After the drilling has progressed for some time, a new piece of drill pipe will have to be added to the drill string (see below). Alternatively, the bit may need to be replaced or the drill string has to be removed for logging. In order to pull out of hole , hoisting equipment is required. On a rotary rig this consists of the hook which is connected to the travelling block. The latter is moved up and down via a steel cable block Und ) which is spooled through the crown blockon to a drum draw workd ). The draw works, fitted with a large brake, move the whole drill string up and down as needed. The derrick or mast provides the overall structural support to the operations described.  [c.38]

Figure 5.37 depicts the basic set up of a wireline logging operation. A sonde is lowered downhole after the drill string has been removed. The sonde is connected via an insulated and reinforced electrical cable to a winch unit at the surface. At a speed of about 600m per hour the cable Is spooled upward and the sonde continuously records formation properties like natural gamma ray radiation, formation resistivity or formation density. The measured data is sent through the cable and is recorded and processed in a sophisticated logging unita the surface. Offshore, this unit will be located in a cabin, while on land it is truck mounted. In either situation data can be transmitted in real time via satellite to company headquarters if required.  [c.131]

I/O. All the I/O (apart from EC probes) are cormected on this board. It is then easier to manage EMC problems, and to make the cabling. As the I/O board is very simple, it is easy to customise it for users who want specific IP modules.  [c.277]

The ethemet connection is combined with the power supply to the PSP-4 and the connected scanner into a single standard cable, that can be used for distances up to 100 m. By using special cables, the distance between the PSP-4 and the eontrol unit can be extended to practieally any distance.  [c.784]

A new system for automated ultrasonic inspection has been described. The key element of the new system is the remotely controlled front end processor, which includes ultrasonics, digital conversion and processing electronics, as well as scanner control electronics. The system operation and image analysis is performed on a portable industrial laptop computer. Data communication between the front end processor and the computer takes place by means of an ethemet connection through a cable which may be several hundred metres long. An inspection may include simultaneous execution of more inspection types in a single scanning P-scan, T-scan. Through Transmission, TOFD and A-scan. Data storage in frill 3D and off-line reconstruction of data is supported.  [c.789]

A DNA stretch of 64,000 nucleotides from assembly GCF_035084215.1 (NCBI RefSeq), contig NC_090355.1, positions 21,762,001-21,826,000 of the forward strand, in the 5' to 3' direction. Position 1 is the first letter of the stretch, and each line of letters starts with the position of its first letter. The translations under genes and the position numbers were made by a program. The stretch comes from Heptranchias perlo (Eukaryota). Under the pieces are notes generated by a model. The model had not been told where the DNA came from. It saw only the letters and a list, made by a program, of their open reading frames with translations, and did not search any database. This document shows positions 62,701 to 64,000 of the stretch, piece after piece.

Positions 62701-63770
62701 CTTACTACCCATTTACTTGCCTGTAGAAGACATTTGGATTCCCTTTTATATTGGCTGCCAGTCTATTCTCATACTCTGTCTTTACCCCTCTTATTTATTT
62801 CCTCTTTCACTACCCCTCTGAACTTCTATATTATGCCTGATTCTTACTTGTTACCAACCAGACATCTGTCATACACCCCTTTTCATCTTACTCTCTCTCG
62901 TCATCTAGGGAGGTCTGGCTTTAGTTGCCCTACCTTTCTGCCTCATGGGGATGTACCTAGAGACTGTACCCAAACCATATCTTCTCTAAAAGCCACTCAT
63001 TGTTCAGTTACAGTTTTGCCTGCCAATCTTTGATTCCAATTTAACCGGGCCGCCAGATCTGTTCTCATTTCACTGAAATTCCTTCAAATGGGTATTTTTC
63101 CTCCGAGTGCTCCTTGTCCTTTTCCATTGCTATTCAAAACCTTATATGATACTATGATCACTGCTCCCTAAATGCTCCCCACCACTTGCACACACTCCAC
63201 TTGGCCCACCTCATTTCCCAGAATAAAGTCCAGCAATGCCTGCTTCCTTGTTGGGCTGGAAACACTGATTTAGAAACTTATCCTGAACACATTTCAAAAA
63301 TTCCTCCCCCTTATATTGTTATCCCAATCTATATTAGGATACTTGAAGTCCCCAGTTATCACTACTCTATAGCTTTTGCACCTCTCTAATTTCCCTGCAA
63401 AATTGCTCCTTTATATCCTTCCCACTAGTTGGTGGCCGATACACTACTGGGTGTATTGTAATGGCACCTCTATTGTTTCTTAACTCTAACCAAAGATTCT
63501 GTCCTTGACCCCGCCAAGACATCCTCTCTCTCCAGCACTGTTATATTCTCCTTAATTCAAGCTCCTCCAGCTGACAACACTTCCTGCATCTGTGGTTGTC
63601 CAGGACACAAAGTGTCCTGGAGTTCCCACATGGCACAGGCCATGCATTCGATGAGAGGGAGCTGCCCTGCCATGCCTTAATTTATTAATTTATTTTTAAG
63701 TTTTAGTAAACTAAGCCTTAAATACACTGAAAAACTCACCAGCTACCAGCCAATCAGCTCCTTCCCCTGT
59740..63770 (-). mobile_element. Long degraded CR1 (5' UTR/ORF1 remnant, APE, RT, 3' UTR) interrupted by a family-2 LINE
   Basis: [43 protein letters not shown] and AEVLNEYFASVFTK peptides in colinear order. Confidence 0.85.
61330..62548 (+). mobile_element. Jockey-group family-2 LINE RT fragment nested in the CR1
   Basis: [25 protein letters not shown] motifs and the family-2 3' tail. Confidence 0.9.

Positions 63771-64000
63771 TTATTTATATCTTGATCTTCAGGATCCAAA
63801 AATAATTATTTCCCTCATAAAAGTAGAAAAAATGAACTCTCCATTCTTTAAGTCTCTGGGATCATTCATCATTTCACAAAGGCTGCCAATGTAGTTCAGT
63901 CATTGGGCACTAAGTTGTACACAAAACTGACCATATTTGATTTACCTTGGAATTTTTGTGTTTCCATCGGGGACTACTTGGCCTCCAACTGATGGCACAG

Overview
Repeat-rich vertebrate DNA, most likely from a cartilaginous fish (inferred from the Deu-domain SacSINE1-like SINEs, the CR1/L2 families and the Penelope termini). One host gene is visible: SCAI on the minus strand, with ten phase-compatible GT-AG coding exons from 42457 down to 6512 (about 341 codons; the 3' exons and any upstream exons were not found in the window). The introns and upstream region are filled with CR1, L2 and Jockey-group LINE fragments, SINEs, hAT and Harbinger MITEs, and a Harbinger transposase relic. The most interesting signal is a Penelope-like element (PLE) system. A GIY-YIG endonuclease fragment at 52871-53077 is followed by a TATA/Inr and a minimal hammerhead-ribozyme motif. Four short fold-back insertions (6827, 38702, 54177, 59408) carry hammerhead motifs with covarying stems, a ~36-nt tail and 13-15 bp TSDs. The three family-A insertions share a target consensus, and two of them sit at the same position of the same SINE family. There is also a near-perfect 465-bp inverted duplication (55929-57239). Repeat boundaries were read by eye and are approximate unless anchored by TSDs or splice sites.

The design of pulse sequences to selectively control chemical bond breaking is naturally fomuilated as a problem in the calculus of variations [17, ]. This is the mathematical apparatus for finding the best shape, subject to certain constraints. For example, the shape which encloses the maximum area for a given perimeter the minimum distance between two points on a sphere subject to the constraint that the comiecting path be on the sphere the shape of a cable of fixed length and fixed endpoints which minimizes the potential energy the trajectory of least time the path of least action all these are searches for the best shape, and are problems in the classical calculus of variations. In our case, we are searching for the best shape of laser pulse intensity against time. If we admit complex pulses this involves an optimization over the real and imaginary parts of the pulse shape. We may be interested in the optimal pulse subject to some constraints, for example for a fixed total energy in the pulse.  [c.268]

In a two detector coincidence experiment, of which figure Bl.10.7 is an example, pulses from the two detectors are amplified and then sent to discriminators, the outputs of which are standard rectangular pulses of constant amplitude and duration. The outputs from the two discriminators are then sent to the start and stop inputs of a TAC or TDC. Even tliough a single event is responsible for ejected and scattered electrons, the two electrons will not arrive at tlie detectors at identical times because of differences in path lengths and electron velocities. Electronic propagation delays and cable delays also contribute to the start and stop signals not arriving at the inputs of the TAC or TDC at identical times sometimes the start signal arrives first, sometimes  [c.1428]

Waveguides are coimnonly used to transmit microwaves from the source to the resonator and subsequently to the receiver. For not-too-high-frequency radiation (<10 GHz) low-loss MW transmission can also be achieved usmg strip-lines and coaxial cables. At the output of a klystron an isolator is often used to prevent back-reflected microwaves to perturb the on-resonant klystron mode. An isolator is a microwave-ferrite device that pemiits the transmission of microwaves in one direction and strongly attenuates their propagation in the other direction. The prmciple of this device involves the Faraday effect, that is, the rotation of the polarization  [c.1559]

Cable A, Prentiss M and Bigelow N P 1990 Observation of sodium atoms in a magnetio molasses trap loaded by a oontinuous unoooled souroe Opt. Lett. 15 507-9  [c.2480]


See pages that mention the term Cables : [c.24]    [c.236]    [c.271]    [c.271]    [c.322]    [c.337]    [c.612]    [c.800]    [c.1429]   
See chapters in:

Handbook of cathodic corrosion protection  -> Cables